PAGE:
"I consider that the Hillsborough tragedy might not have been as great if they never had the fences up. If a problem develops there is nowhere for people to go," Jack Spriggs said. "In Britain, fences in major stadiums no longer exist to allow for the remote possibility of something like Hillsborough happening again, and we have also seen the introduction of all-seater stadiums."

In Britain, the inquiry after the 1989 disaster changed the face of football stadiums for ever. Lord Justice Taylor, who headed it, said inadequate responses to the "gross overcrowding" had caused the tragedy. "[Pens] were already over-full because no safe maximum capacities had been laid down, no attempt made to control entry to individual pens numerically, and there was no effective monitoring of crowd density," he said.

Start your day with The Independent, sign up for daily news emails
  • Get to the point
Latest stories from i100
Have you tried new the Independent Digital Edition apps?
Independent Dating
and  

By clicking 'Search' you
are agreeing to our
Terms of Use.

iJobs Job Widget
iJobs General

Recruitment Genius: Massage Therapist / Sports Therapist

£12000 - £24000 per annum: Recruitment Genius: A opportunity has arisen for a ...

Ashdown Group: Practice Accountant - Bournemouth - £38,000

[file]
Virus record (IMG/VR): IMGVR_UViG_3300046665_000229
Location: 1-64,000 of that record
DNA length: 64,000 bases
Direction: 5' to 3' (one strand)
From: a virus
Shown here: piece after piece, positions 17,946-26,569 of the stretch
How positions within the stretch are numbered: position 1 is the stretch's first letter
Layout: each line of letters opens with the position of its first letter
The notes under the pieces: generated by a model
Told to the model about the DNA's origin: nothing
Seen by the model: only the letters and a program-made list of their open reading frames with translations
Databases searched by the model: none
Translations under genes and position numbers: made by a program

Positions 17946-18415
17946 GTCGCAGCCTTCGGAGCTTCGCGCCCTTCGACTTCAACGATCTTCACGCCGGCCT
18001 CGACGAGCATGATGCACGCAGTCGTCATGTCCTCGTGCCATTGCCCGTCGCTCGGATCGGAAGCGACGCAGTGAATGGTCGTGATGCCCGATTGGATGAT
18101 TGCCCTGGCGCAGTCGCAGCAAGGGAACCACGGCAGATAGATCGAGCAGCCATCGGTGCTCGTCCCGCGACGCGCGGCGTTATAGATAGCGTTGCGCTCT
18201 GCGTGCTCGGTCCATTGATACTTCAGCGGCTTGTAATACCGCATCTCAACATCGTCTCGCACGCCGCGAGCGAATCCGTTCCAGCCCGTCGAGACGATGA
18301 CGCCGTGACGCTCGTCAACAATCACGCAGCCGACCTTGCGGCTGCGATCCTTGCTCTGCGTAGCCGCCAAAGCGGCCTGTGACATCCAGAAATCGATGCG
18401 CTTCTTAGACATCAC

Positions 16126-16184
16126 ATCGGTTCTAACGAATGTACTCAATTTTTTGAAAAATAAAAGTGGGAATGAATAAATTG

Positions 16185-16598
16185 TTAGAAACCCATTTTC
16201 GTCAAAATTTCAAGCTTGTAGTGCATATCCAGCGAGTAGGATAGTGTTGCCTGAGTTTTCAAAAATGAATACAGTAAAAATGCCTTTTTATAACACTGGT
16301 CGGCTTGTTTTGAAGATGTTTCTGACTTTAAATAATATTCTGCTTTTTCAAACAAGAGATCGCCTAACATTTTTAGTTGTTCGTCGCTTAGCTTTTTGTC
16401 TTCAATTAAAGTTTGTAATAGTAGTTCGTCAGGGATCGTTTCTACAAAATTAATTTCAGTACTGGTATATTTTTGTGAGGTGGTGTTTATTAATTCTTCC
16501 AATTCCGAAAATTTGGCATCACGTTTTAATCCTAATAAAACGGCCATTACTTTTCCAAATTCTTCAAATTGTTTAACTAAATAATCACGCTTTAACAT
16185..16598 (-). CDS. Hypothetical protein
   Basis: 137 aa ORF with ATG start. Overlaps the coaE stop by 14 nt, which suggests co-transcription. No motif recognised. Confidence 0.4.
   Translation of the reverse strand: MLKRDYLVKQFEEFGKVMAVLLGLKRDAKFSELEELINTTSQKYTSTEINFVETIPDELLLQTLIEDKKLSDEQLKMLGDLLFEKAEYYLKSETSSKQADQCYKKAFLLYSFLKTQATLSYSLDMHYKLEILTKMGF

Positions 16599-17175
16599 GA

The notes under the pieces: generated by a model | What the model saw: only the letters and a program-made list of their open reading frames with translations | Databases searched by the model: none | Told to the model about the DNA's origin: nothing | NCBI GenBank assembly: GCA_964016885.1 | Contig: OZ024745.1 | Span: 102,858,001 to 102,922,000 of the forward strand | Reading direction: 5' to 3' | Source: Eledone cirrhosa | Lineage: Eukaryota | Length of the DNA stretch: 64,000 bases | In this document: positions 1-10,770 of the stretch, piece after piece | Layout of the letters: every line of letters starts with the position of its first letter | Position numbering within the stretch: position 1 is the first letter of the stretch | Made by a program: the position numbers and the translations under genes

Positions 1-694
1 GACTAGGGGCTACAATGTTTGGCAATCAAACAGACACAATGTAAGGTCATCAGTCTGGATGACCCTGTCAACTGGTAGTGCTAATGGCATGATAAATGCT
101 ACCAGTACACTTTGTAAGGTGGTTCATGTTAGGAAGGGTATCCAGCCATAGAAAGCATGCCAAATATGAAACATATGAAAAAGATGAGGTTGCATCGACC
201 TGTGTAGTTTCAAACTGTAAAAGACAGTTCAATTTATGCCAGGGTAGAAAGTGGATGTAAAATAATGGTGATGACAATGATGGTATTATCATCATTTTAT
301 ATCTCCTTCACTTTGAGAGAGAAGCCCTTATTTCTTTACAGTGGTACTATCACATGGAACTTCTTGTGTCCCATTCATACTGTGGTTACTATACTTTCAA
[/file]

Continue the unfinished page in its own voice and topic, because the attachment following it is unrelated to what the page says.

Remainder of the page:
£32000 - £38000 per annum: Ashdown Group: A successful accountancy practice in...

SThree: Trainee Recruitment Consultant

£18000 - £23000 per annum + Uncapped commission: SThree: Does earning a 6 figu...

Recruitment Genius: SEO Executive

£18000 - £25000 per annum: Recruitment Genius: This is an exciting opportunity...

Day In a Page

The saffron censorship that governs India: Why national pride and religious sentiment trump freedom of expression

The saffron censorship that governs India

Zareer Masani reveals why national pride and religious sentiment trump freedom of expression
Prince Charles' 'black spider' letters to be published 'within weeks'

Prince Charles' 'black spider' letters to be published 'within weeks'

Supreme Court rules Dominic Grieve's ministerial veto was invalid
Distressed Zayn Malik fans are cutting themselves - how did fandom get so dark?

How did fandom get so dark?

Grief over Zayn Malik's exit from One Direction seemed amusing until stories of mass 'cutting' emerged. Experts tell Gillian Orr the distress is real, and the girls need support